Illness & Injury

foal illness, foal in utero, foal won't nurse, equine neonatal sepsis, american association of equine practitioners, aaep

Few things in nature are more inspiring than new foals frolicking around their mothers on a crisp spring morning. The fact that a foal can be up and running within a few short hours after birth is but one in a long series of miracles. Conception is miraculous in itself. Development in utero, or in the womb, begins with the formation of all of the organ systems and is followed by their maturation. During the entire process, the foal is completely dependent on the mother’s blood supply for eating, breathing, and eliminating metabolic waste products.

bandaging the hock, equine first aid, sounded horse, equine injury, horse wound, horse shipping bandages, equi-health canada

Just as every horse owner should possess, at the very minimum, a basic knowledge of areas of horse care such as nutrition, common illnesses, and hoof care, so too should they have at least a rudimentary understanding of the proper techniques for bandaging a horse’s legs. There are a number of situations in which leg bandages may be necessary or advisable.

Is there a common denominator between equine neonatal maladjustment syndrome in newborn foals and children born with autism?

horse ulcers, juliet getty, equine ulcers, free choice forage feeding, horse digestion, beet pulp, hindgut microbial population, vitamin b horse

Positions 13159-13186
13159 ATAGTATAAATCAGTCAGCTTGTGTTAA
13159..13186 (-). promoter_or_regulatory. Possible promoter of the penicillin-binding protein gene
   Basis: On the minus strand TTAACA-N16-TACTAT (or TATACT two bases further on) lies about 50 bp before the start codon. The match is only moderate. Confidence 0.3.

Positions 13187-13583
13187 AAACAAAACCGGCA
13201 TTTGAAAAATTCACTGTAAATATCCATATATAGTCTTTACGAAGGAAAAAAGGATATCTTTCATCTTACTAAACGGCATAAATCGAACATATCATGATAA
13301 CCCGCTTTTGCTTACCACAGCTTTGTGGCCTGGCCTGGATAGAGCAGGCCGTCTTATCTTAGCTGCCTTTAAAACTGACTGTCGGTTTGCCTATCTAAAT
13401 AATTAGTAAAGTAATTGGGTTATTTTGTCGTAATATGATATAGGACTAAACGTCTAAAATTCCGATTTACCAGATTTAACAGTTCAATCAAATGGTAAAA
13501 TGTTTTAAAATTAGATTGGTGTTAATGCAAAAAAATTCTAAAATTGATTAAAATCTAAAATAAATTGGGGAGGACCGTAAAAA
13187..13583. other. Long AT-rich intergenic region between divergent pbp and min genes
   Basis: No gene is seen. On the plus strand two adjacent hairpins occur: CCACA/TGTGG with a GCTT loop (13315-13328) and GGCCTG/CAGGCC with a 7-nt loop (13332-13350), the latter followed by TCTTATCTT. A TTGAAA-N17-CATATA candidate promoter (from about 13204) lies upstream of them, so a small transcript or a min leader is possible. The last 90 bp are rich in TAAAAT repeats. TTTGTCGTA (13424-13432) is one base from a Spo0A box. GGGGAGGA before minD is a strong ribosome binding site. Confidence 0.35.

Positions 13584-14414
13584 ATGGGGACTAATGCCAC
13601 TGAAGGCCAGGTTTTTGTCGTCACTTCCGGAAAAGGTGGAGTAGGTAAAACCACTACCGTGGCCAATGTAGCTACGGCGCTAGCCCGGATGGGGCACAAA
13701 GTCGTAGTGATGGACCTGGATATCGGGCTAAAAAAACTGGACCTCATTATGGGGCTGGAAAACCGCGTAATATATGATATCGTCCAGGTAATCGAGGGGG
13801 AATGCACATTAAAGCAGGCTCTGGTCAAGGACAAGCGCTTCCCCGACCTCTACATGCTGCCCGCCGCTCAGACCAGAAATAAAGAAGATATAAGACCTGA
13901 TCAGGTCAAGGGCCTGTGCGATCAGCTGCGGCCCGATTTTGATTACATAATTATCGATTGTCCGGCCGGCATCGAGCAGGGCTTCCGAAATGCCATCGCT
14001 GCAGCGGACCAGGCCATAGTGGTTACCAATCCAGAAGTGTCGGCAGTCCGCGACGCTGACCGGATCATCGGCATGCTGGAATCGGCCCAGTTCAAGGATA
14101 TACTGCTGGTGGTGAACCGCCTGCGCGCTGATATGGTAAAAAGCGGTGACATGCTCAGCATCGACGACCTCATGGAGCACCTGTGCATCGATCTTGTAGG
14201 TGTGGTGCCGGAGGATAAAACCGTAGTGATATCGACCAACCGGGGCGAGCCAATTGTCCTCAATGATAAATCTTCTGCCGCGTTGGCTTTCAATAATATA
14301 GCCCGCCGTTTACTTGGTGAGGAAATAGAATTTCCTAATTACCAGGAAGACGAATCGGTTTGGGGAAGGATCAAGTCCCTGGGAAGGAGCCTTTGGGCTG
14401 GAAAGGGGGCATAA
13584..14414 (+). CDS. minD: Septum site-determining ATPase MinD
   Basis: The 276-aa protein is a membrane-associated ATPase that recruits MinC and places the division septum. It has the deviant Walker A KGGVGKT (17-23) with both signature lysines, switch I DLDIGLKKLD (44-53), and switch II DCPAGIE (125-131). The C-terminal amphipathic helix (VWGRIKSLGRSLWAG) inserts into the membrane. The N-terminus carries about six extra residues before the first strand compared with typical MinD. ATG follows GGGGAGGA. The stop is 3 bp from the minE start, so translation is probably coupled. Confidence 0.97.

I never stop urging horse owners to “feed your horse like a horse,” for the simple reason that a horse, fed according to his physiology and instincts, will be healthier. Free choice forage feeding is the first line of defense against ulcers, but there is more an owner can do to protect his horse from the pain and stress of this condition.

equine eye disease, equine vision, lynne sandmeyer dvm, small animal clinical sciences wcvm, equine eye anatomy, equine corneal ulcer, equine conjunctival pedical graft, equine uveitis, equine iris, equien glaucoma, equine cataract, equine enucleation surgery, horse care

The equine eye is a complex and elegantly designed organ that functions to allow capture of light and conversion of light into an electrical stimulus, which is then transmitted to the brain and interpreted into vision. This function is reflected in the structure of the eye.

mud fever in horses, muddy horse feet, horse with mud fever, treating mud fever in a horse, pam mackenzie, lindsay grice

Q - What is the best treatment plan for mud fever, and can I prevent it from recurring annually in certain horses? A - Mud fever, also known as scratches, pastern dermatitis, and greasy heel, is a common equine skin disease affecting the lower limbs, particularly the back of the pasterns and the bulbs of the heels.

what is horse laminitis, inflammation of horse laminae, horse anatomy, equine physiology, coffin bone horse, signs of horse laminitis, horse colitis

The word laminitis elicits fear among horse owners because many associate it with the end of the horse’s career, and sometimes the horse’s life. Laminitis is a catastrophic syndrome that should always be treated as an emergency; however, recent research and new techniques used to treat this condition now make it possible to save horses that might have died. A diagnosis of laminitis is no longer a death sentence.

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